It’s all wrapped in a “packet”. Some people like to explain this as an “envelope” and they talk about writing the address on the envelope, but it’s just more 0’s and 1’s and it’s always eight at a time. Those eight zero’s and ones are a “byte” and some of the bytes in the packet say where it’s going and some say where it is coming from. It takes more than one byte for an address: originally four was enough, but that underestimated how fast the internet would grow. We still use four bytes now, but IPV6 will eventually completely replace all that with sixteen byte addresses.

How silly. Google has a perfectly good postal address — which the postal lobby should have known, but NASA gave Google a number instead and made up DNS to let you look up the number.

I was beside myself with anger. We have telephone books! Google is in those books. Google has numbers already, but NASA gave them new numbers. And DNS, which they call the Domain Name System and I call the Dumb Name System!

Let’s pretend that there were only a few computers in the world and that mine was number one and yours was number two. Our packet to send “ABABAB” might start with “1” spelled out in eight units, so “00000001” . That says it’s coming from me. We follow that with a byte that means “2”, or “00000010”. Then we send the whole “00000001-00000010–01000001–01000010–01000001–01000010–01000001–01000010”.

With my scheme, I could have just gone down to the train tracks with my tuning forks and sent an “A”. No stupid computers at all and no electricity.

In actuality we send a lot more wrapped around the “ABABAB” but it’s all the same idea. Your data always is wrapped in bytes that say where it came from and where it is going to (and a lot more). And of course there are a lot of computers in the world, so one byte isn’t enough to contain addresses.

Which means these packets get unbelievably long and nobody knows what they mean.

Without getting into all that, there is one more thing I want you to notice. That “0100001” that I said was an “A” is also just the number “65”. Inside the packet, if we’re looking at the part that has the address of the computer the packet came from, the bytes always mean just that: where it came from.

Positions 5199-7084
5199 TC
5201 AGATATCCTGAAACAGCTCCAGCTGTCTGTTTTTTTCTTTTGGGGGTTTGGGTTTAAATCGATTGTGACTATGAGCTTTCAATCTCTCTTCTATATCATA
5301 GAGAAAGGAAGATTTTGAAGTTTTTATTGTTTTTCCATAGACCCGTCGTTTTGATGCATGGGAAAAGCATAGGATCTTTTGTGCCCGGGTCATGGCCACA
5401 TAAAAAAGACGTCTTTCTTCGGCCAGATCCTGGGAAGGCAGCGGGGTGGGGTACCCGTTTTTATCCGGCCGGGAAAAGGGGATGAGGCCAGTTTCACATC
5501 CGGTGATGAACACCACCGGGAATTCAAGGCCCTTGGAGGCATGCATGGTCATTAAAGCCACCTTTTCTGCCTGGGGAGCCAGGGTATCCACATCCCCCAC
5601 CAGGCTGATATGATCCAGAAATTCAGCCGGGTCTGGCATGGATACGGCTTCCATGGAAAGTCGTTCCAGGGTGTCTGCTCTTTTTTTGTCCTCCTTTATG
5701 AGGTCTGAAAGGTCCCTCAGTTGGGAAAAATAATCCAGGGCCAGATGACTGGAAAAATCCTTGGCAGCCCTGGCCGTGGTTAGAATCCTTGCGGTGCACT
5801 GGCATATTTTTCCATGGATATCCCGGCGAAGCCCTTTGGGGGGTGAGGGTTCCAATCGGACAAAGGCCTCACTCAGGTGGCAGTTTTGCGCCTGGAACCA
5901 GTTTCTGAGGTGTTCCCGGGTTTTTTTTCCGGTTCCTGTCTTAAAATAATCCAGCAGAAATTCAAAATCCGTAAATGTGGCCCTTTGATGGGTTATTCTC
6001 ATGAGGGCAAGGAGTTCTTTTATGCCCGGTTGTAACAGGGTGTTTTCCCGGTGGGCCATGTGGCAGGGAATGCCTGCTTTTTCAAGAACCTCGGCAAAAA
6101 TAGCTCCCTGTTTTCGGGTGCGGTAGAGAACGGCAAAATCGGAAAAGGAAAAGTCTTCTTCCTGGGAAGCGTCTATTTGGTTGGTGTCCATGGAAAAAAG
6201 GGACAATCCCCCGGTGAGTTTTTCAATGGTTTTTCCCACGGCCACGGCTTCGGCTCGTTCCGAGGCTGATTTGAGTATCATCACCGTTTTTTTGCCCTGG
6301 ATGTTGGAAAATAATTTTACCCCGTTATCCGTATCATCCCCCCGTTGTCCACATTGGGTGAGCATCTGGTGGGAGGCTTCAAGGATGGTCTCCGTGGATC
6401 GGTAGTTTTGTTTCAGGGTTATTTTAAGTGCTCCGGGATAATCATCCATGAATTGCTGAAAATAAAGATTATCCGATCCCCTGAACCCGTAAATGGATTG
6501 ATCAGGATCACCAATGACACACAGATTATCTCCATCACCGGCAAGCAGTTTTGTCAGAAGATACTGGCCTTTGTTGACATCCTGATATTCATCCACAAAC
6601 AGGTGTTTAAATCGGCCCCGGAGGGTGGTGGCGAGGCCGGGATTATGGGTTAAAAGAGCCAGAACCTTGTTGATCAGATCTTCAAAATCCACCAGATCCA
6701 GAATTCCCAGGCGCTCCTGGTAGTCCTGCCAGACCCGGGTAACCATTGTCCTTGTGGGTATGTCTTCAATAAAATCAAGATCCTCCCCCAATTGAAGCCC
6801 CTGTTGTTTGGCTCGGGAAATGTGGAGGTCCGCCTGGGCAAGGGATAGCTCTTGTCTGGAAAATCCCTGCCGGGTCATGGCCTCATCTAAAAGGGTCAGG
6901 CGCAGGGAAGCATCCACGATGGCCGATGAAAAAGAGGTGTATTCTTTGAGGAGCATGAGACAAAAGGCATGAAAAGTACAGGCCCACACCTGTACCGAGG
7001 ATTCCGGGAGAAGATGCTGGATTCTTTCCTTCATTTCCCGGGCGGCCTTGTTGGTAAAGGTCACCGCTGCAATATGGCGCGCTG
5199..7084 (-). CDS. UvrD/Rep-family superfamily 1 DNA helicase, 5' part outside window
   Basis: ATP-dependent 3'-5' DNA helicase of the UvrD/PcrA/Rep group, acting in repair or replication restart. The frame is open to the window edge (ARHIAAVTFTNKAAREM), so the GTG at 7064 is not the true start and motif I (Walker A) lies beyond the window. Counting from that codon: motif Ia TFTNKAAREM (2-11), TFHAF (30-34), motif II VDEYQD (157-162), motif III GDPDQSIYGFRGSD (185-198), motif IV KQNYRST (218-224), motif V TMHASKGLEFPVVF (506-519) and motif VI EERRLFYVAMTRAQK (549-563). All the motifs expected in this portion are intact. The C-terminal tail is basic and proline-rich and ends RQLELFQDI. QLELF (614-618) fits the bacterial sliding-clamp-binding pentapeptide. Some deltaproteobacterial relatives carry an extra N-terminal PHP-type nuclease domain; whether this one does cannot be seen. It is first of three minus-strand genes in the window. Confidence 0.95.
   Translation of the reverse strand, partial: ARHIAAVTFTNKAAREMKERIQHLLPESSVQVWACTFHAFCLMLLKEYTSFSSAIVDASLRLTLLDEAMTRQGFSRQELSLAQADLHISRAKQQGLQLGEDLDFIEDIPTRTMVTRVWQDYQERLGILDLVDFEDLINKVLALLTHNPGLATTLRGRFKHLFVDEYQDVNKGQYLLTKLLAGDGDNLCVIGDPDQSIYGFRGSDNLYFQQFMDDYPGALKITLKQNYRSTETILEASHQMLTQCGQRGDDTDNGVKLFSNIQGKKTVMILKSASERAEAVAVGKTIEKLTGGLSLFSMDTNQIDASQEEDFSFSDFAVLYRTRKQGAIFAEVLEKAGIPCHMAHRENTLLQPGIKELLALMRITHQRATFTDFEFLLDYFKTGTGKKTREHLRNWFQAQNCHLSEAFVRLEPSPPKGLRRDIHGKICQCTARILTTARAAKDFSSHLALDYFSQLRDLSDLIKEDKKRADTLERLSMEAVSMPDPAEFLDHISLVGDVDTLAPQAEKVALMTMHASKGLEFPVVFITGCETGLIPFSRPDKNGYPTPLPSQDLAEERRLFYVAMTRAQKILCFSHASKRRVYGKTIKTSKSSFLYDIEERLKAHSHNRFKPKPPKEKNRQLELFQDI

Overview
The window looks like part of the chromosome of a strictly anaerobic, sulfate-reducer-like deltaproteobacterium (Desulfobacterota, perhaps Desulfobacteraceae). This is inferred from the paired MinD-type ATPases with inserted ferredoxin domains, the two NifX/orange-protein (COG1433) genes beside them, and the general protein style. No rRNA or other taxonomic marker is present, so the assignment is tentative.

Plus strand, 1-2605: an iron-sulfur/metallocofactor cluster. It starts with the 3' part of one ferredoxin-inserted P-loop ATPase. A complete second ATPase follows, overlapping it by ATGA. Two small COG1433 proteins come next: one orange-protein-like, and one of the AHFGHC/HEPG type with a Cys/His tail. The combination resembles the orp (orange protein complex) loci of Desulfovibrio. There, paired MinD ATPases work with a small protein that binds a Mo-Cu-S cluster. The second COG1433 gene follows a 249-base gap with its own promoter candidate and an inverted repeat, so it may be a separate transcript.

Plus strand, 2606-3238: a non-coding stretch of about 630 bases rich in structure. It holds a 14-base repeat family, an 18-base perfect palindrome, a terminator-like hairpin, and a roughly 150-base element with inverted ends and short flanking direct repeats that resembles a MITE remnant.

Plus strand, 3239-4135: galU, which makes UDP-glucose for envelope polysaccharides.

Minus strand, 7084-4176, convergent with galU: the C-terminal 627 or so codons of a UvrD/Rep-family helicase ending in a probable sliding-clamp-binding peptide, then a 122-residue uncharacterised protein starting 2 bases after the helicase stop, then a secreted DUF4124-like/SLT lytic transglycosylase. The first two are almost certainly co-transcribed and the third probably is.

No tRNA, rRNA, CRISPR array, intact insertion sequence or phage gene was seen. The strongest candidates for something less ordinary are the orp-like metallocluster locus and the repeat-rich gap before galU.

But the data, the “01000001–01000010–01000001–01000010–01000001–01000010” part, might not mean “ABABAB”. It might mean 65, 66, 65, 66, 65, 66. Or it might mean a color or a sound — it depends on how the other end interprets it. Paul Revere said “one if by land, two if by sea”. You can’t really know what “ABABAB” means unless you know what it is supposed to mean.

Which was exactly why I wanted to use musical notes. Notes mean what they mean. Music is the universal language, the language of love, of poets, of raves. Why can’t it be the language of business as well? You can READ music, but you cannot read binary bytes without a decoder ring.

There are other problems. The biggest number you can fit in eight zeros and ones is 255. Did NASA think we’d never need larger numbers? This is why computers break.

But no, NASA had it their way and we are all stuck with it. I tried, I really tried, but NASA, Ma Bell, and the post office won.

I hope my explanation helped. If not, put your questions in the comments or, if you have subscribed to receive these posts by email, you can respond privately from your mailbox.